Exquisite silk wallpaper and joining the crowds at the Shanghai Expo!

Exquisite silk wallpaper and joining the crowds at the Shanghai Expo!

I’ve just one more day left in Shanghai as I fly back to the UK tonight. It has been a brief few days here, catching up with the workshop that produces our main Classical Chinese furniture range – discussing some new pieces and checking out some of the items that are either already finished or are part way through being produced for our next shipment.

I also met up with the supplier that produces our silk wallpaper. We have been working on quite a large project for several months and the seventeen panels for this particular customer have just been completed, so I was able to inspect these before they are sent over to the UK. The overall design was fairly classical, with bamboo and blossom, birds and butterflies, but the customer also had some specific requests for certain elements. These included pheasants, a rabbit and a rat! I had seen photos of the finished wallpaper before, but you can only appreciate the quality of the paintings and workmanship that goes into it by seeing it for real. The fine detail – up to individual feathers on the birds and even hair on the rabbit and rat, are exquisite. I’m looking forward to seeing the panels installed in the near future and hope to be able to share some photos of the finished product on our website later.

Yesterday was spent finalising details for the Chinese antique furniture that we will ship from Beijing in a month or so, and then later I visited the Shanghai Expo together with Michael and Anita from the Shanghai workshop. The Expo is a huge event running for several months until the end of October. It is effectively a chance for the world’s nations to show what they offer in terms of architecture, culture, business and investment opportunities, with hundreds of pavilions built to hold the exhibits of each country. These ranged from the smallest – Macau, Lichenstein and Luxembourg all had a presence, right up to the huge, imposing Chinese pavilion. Most of the pavilions are temporary structures, to be pulled down after the Expo is finished, but I understand that the Chinese one will stay in place, becoming a permanent exhibition to Chinese culture and development.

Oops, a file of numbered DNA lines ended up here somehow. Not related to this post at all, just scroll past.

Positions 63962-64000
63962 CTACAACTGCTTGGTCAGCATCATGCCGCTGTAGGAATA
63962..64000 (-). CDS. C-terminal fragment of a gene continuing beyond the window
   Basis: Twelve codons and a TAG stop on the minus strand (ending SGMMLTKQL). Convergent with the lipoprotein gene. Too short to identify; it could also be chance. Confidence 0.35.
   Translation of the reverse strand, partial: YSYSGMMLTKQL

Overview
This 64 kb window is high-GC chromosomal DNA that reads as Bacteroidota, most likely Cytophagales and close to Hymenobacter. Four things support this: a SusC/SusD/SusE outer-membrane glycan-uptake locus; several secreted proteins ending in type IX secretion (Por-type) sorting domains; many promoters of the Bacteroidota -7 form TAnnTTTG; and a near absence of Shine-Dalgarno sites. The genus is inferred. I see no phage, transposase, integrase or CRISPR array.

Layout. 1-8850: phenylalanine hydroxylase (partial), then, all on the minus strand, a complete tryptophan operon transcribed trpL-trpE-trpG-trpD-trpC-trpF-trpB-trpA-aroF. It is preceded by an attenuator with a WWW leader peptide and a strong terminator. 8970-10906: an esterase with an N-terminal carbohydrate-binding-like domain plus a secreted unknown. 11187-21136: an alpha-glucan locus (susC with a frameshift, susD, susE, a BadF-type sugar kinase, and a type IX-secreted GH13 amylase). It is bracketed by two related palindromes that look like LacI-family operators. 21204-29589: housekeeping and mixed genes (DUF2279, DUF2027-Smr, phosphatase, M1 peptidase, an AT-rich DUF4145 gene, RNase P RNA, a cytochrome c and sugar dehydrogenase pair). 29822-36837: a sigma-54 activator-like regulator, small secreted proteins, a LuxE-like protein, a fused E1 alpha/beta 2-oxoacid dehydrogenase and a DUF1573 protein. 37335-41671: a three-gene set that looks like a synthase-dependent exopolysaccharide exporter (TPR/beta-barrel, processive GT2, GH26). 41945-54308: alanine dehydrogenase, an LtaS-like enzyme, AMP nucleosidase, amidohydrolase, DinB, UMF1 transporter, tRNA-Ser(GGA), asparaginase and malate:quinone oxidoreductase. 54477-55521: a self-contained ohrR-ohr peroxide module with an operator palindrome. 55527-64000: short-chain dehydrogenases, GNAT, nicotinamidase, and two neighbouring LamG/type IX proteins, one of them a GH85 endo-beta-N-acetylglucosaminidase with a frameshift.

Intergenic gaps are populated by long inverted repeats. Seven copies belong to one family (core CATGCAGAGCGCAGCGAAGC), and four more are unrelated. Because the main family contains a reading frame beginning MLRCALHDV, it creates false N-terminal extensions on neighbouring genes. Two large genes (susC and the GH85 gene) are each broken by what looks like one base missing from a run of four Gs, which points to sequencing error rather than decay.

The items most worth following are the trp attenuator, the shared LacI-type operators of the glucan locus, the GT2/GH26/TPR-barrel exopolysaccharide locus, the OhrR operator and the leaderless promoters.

Chinese Pavillion, Shanghai ExpoI was prepared for the size and scale of the Expo but I wasn’t prepared for the sheer numbers of people. The event seems to have received little publicity in the UK, but has been heavily pushed in China, so there are hundreds of thousands of people visiting from all over the country. I was told that on any given day there are up to 400,000 people visiting! This meant that the queues to get into the vast majority of pavilions were in some cases over five hours long – one friend of Michael’s had apparently waited 8 hours to get into the German pavilion! I’m not sure whether this says more about the endurance and patience of the Chinese or the visitors’ optimism and herd mentality, as from what I could tell the interiors of most pavillions were interesting rather than awe inspiring.

We had managed to get hold of some ‘VIP’ tickets for the Chinese pavilion, which meant we had to wait only about an hour and a half to get in rather than six hours. The crowds were unbelievable but it was just about worth the wait – if only to experience the whole atmosphere with such large numbers. The exhibit itself was split into three sections, telling the story of how Chinese homes and life had changed over the centuries, the development of town planning and a final section looking at the future. There were mock ups of Chinese homes through the 70s, 80s, 90s and present day and it was interesting to note that western style furniture was the norm in the earlier decades, with more traditional Chinese furniture making an appearance only in the present day section in the form of a couple of horseshoe armchairs, albeit given a modern twist.

I’m just about to check out from my hotel before going off to the Shanghai market to pick up one or two last minute accessories to ship over with our next container. Then it will be a final dinner with everybody from the workshop (I can recommend snake after the other night – very much like chicken), before heading for the airport. It’s been a very productive ten days or so but it will be good to get home. We will be working on all the antique pieces that I’ve lined up from this trip over the next few weeks so we should have these available to view on the main website soon.

Signing off from Shanghai!


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